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Canada’s National Observer’s masthead changes today as Karyn Pugliese becomes editor-in-chief and Linda Solomon Wood becomes publisher.

As editor-in-chief, Pugliese will further CNO’s mission of reporting on our changing climate in Canada and around the world. She will develop CNO’s reporting and podcasting teams and lead CNO’s daily publication and newsletters to further excellence and reach. As publisher, Solomon Wood will continue to lead business strategy and organizational growth.

“This marks the beginning of an exciting new era for Canada’s National Observer and for me,” Solomon Wood said. “I’m proud of what we’ve accomplished so far, but I’m also looking forward to this next phase. I’ve taken it this far and now Karyn will take CNO further. Together, we will build on a remarkable foundation of journalistic excellence.”

“I am humbled to have been selected by Linda and entrusted with the responsibility of continuing the strong editorial vision she has built. CNO has a strong, trusted brand, a hyper-talented team and I look forward to building and expanding the service,” Pugliese said.

Pugliese has spent her career defining excellence and vision in Canadian journalism. She began her career as a parliamentary reporter with the Aboriginal Peoples Television Network, and eventually returned to APTN as executive director of news and current affairs before becoming managing editor of investigations at CBC. During this time, Pugliese also served as president of the Canadian Association of Journalists. In 2020, she was selected for the prestigious Martin Wise Goodman Canadian Nieman Fellowship at Harvard University, and in 2021, she joined Canada’s National Observer as a columnist and executive editor.

Pugliese’s list of awards and accomplishments is stacked. She’s won the Gordon Sinclair Award for distinguished achievement in journalism, the Hyman Solomon Award for public policy journalism, the Elias Boudinot Free Press Award from the Native American Journalists Association, and the Canadian Association of Journalists’ Charles Bury Award for her leadership supporting journalists and fighting for media rights. In her time with CNO, she has already won a National Newspaper Award for her columns.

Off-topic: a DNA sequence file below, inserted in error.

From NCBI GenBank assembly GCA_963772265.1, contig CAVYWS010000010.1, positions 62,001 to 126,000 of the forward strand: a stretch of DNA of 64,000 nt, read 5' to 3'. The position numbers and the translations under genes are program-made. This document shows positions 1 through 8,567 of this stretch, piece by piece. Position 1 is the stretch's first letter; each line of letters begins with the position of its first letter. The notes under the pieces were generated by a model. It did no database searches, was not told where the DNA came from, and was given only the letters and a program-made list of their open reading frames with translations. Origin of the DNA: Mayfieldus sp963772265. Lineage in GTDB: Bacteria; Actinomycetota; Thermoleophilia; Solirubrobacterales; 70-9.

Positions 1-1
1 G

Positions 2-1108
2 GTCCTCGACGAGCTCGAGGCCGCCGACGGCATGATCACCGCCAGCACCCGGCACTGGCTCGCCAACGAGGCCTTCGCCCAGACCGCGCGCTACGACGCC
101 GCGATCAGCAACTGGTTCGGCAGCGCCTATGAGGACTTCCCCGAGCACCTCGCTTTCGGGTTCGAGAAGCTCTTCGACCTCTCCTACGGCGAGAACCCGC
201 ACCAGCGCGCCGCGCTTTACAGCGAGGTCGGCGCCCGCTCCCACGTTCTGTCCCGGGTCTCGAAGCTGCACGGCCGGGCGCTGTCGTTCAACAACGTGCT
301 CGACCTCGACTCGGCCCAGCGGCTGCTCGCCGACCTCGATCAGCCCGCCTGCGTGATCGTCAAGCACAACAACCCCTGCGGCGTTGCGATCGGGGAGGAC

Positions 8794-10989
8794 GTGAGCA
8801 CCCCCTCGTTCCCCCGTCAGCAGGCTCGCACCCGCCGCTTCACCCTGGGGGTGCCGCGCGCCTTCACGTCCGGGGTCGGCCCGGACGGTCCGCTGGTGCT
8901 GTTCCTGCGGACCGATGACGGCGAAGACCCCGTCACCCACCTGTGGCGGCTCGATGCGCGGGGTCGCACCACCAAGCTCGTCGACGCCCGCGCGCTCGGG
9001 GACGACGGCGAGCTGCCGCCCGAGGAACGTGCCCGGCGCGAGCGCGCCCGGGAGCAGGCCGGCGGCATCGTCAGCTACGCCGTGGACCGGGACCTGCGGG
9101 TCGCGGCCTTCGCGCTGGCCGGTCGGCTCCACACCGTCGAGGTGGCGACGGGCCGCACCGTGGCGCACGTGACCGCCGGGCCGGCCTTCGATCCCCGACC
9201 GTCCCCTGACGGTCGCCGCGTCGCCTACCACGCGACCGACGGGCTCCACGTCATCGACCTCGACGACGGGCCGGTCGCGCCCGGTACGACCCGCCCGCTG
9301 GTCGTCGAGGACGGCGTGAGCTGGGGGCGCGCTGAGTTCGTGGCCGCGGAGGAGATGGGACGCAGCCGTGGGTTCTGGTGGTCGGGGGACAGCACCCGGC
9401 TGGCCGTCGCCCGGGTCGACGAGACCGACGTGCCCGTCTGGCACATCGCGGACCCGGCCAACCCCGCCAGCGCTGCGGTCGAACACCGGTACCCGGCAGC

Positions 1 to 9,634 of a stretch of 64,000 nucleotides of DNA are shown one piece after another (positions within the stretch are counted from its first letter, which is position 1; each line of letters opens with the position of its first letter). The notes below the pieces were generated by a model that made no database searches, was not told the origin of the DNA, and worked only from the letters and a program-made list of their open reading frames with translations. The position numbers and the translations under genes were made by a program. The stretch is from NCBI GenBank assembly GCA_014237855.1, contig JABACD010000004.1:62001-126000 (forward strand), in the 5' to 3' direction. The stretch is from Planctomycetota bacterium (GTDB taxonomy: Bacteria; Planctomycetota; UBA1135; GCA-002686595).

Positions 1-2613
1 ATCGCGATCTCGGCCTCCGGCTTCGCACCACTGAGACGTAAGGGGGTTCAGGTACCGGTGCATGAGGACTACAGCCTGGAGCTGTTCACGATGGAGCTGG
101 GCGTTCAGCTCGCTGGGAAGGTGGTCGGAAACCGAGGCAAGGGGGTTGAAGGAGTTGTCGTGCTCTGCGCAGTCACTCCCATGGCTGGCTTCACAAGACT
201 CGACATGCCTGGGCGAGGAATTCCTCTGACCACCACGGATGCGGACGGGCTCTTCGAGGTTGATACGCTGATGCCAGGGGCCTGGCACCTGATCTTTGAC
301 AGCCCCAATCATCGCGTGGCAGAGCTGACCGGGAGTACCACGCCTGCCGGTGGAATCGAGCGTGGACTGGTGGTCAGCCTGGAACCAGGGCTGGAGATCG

“Karyn Pugliese is one of Canada’s most tenacious and accomplished media executives, and as editor-in-chief, she will be invaluable to our readers,” Solomon Wood said.

Solomon Wood is a key leader in Canadian media who started her career as an investigative reporter. As editor-in-chief, she guided the reporting at CNO’s parent company, Observer Media Group, for 15 years as it garnered top honours and awards in Canadian journalism.

CNO’s first podcast series (produced with the Canadian Centre for Journalism), Race Against Climate Change, was catapulted to finalist alongside CBC and the Globe and Mail for the CJF Award for Climate Solutions Reporting award this year. OMG’s reporting has received more than 50 honours and awards.

CNO’s subscribers come from every part of Canadian society. They include the federal government, universities, libraries, high schools and civil society organizations, as well as thousands of individuals and foundations who make CNO’s journalism possible.

New era for CNO as Karyn Pugliese becomes editor-in-chief and LInda Solomon Wood assumes role of publisher. #media #cdnmedia

CNO is a member of The Trust Project, the Climate Desk collaboration, and Covering Climate Now. The Trust Project is an international consortium of journalism organizations that adheres to standards defining transparency, integrity and ethics. Climate Desk is a journalistic collaboration between Canada’s National Observer, The Atlantic, Mother Jones, Slate and others dedicated to exploring the impact — human, environmental, economic, political — of a changing climate. Covering Climate Now was co-founded by the Columbia Journalism Review and The Nation in association with The Guardian and the non-profit public radio outlet WNYC in 2019 “to inform the public and hold power to account.”

Pugliese has plans to expand CNO’s coverage of disinformation, trust and the climate crisis.

“Climate change is not happening in a vacuum,” Pugliese said. “Disinformation spreads and is amplified by social media, disinformation sites masquerading as news and an anti-establishment slipstream and poses an acute threat to democratic societies. Reconciliation with Indigenous people offers justice, carries legal weight and may provide a new path to reversing climate change,” she said.

“The reporters at Canada’s National Observer are the only journalists in Canada who connect these systems, provide context and dive deep to build the whole picture, separating false hopes and greenwashing from real solutions,” Pugliese said.

“I could not be more proud of our team or more humbled to be chosen to support this critical work. Our democracy needs our brand of journalism right now, more than ever.”

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